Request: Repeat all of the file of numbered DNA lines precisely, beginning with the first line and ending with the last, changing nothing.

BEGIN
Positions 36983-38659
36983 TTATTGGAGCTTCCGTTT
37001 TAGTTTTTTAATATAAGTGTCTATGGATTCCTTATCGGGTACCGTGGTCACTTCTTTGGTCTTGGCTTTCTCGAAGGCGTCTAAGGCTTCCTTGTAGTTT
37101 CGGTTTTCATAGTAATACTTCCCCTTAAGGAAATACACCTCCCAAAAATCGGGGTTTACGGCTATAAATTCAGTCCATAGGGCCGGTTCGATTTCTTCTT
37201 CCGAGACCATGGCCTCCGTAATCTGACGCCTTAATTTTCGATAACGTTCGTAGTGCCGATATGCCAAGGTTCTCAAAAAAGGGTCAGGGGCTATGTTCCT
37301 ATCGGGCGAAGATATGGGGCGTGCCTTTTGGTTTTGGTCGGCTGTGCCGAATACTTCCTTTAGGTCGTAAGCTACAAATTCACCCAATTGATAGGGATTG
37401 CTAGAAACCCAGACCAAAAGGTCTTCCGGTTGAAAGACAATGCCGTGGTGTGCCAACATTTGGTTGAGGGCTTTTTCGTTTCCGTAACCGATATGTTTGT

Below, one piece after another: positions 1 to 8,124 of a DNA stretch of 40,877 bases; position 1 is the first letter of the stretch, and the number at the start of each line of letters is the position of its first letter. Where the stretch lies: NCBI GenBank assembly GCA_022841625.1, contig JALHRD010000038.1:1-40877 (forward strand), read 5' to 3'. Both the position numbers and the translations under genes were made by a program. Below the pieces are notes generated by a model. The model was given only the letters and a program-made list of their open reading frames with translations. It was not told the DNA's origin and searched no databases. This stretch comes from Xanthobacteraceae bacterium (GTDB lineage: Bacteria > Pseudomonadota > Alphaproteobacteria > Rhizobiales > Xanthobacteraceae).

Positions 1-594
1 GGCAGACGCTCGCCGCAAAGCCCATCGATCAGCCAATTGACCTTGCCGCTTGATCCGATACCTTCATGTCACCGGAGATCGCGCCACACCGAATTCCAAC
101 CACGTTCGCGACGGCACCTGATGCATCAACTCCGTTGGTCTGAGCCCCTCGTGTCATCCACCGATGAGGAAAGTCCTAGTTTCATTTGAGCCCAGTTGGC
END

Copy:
Positions 36983-38659
36983 TTATTGGAGCTTCCGTTT
37001 TAGTTTTTTAATATAAGTGTCTATGGATTCCTTATCGGGTACCGTGGTCACTTCTTTGGTCTTGGCTTTCTCGAAGGCGTCTAAGGCTTCCTTGTAGTTT
37101 CGGTTTTCATAGTAATACTTCCCCTTAAGGAAATACACCTCCCAAAAATCGGGGTTTACGGCTATAAATTCAGTCCATAGGGCCGGTTCGATTTCTTCTT
37201 CCGAGACCATGGCCTCCGTAATCTGACGCCTTAATTTTCGATAACGTTCGTAGTGCCGATATGCCAAGGTTCTCAAAAAAGGGTCAGGGGCTATGTTCCT
37301 ATCGGGCGAAGATATGGGGCGTGCCTTTTGGTTTTGGTCGGCTGTGCCGAATACTTCCTTTAGGTCGTAAGCTACAAATTCACCCAATTGATAGGGATTG
37401 CTAGAAACCCAGACCAAAAGGTCTTCCGGTTGAAAGACAATGCCGTGGTGTGCCAACATTTGGTTGAGGGCTTTTTCGTTTCCGTAACCGATATGTTTGT

Below, one piece after another: positions 1 to 8,124 of a DNA stretch of 40,877 bases; position 1 is the first letter of the stretch, and the number at the start of each line of letters is the position of its first letter. Where the stretch lies: NCBI GenBank assembly GCA_022841625.1, contig JALHRD010000038.1:1-40877 (forward strand), read 5' to 3'. Both the position numbers and the translations under genes were made by a program. Below the pieces are notes generated by a model. The model was given only the letters and a program-made list of their open reading frames with translations. It was not told the DNA's origin and searched no databases. This stretch comes from Xanthobacteraceae bacterium (GTDB lineage: Bacteria > Pseudomonadota > Alphaproteobacteria > Rhizobiales > Xanthobacteraceae).

Positions 1-594
1 GGCAGACGCTCGCCGCAAAGCCCATCGATCAGCCAATTGACCTTGCCGCTTGATCCGATACCTTCATGTCACCGGAGATCGCGCCACACCGAATTCCAAC
101 CACGTTCGCGACGGCACCTGATGCATCAACTCCGTTGGTCTGAGCCCCTCGTGTCATCCACCGATGAGGAAAGTCCTAGTTTCATTTGAGCCCAGTTGGC